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Mystery Cave, managed by the Department of Natural Resources, lies between Spring Valley and Preston, Minnesota, and is the longest cave system in the state, at nearly 13 miles. Park naturalists lead curated tours of the stalactites, stalagmites, flowstone, fossils, and iridescent underground pools, where flash photography is allowed, if you’re up to it.

Programs range from a scenic tour for all ages and degrees of mobility (available daily; $12/adults, $7 ages 5-12, youngers are free) to flashlight and geology expeditions for children 8 and older ($13-$20/person). If your teen can’t resist mud or physical challenge, check out the Wild Caving tour, a four-hour exploration of undeveloped sections of the cave system, outfitted with real spelunking gear ($75/person; 13 and older; group maximum of five people).

Reservations for Mystery Cave tours are recommended and available online (dnr.state.mn.us/mystery_cave) or by calling the Minnesota DNR at 866-857-2757.

Photography, Wild Caving and advanced geology tours are arranged by calling cave personnel directly at 507-937-3251. Follow guidelines for appropriate dress (48 degrees underground!) and be sure to consult the GPS-defying travel directions online.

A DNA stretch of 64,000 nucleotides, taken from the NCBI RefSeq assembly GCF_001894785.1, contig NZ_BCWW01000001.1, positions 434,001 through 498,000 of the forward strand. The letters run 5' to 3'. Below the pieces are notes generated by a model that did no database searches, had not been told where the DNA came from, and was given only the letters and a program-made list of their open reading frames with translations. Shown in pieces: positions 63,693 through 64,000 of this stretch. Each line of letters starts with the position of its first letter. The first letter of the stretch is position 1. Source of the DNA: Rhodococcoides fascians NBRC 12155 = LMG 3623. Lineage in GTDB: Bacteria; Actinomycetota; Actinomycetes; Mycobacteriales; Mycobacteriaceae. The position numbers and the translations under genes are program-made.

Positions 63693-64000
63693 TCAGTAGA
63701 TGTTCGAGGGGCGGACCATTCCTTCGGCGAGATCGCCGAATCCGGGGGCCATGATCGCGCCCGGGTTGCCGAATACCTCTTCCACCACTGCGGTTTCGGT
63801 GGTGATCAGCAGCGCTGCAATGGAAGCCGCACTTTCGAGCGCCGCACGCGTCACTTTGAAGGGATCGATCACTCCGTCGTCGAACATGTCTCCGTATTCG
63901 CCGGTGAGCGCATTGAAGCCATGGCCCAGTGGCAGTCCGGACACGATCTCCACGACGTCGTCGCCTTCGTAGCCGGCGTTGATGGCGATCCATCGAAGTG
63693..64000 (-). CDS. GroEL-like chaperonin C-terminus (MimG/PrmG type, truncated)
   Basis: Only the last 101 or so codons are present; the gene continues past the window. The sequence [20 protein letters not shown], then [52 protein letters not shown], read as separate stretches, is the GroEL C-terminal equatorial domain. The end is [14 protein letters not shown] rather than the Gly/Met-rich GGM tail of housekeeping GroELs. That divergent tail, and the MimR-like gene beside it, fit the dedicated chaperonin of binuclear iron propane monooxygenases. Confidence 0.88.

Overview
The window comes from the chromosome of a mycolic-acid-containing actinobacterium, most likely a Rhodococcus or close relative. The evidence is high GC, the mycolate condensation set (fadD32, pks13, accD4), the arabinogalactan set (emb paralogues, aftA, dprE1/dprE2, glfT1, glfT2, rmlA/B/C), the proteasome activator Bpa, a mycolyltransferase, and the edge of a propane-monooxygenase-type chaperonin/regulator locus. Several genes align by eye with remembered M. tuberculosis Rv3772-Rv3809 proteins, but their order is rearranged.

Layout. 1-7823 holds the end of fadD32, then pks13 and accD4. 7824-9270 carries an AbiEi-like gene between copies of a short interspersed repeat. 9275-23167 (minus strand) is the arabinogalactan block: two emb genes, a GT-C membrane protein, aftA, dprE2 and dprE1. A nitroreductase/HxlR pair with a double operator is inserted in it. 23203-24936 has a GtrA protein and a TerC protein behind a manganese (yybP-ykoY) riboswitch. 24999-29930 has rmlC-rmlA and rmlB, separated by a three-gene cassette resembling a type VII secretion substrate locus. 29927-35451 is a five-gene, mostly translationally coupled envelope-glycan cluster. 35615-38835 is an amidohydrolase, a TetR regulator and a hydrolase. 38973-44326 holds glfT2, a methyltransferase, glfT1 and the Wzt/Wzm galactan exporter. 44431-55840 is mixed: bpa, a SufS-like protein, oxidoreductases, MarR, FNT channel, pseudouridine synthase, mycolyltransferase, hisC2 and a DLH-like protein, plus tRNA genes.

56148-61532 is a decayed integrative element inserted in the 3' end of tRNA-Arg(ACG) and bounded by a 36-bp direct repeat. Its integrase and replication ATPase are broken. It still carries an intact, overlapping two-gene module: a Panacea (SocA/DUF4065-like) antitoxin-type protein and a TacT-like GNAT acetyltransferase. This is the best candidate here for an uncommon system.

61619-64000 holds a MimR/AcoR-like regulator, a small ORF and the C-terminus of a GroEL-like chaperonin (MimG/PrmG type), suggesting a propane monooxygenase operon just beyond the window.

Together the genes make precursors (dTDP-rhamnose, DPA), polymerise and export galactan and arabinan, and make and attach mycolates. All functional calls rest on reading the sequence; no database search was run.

Mystery Cave is located in a state park and requires a park day pass ($5) or sticker valid for the year ($25). While you’re in the gate, consider visiting Forestville, a living history replica of the settlement before railroad development in Minnesota.

Uniquely Minnesota

WaterfallNiagara Cave near Harmony, Minnesota, boasts a one-hour, one-mile, guided tour April through October (see niagaracave.com for current hours). Visitors climb down a set of stairs into another world – there’s an underground stream leading to a waterfall nearly 60 feet high, tiny and massive stalactites, calcite flowstone, and fossils that have been dated to more than 400 million years old. There’s also an in-cave wedding chapel where more than 400 weddings have been performed. After the tour, take your minis for mini-golf or gemstone mining. Reservations for tours ($14 / $8 for 4-12 / youngers are free) are recommended, but not required. 507-886-6606.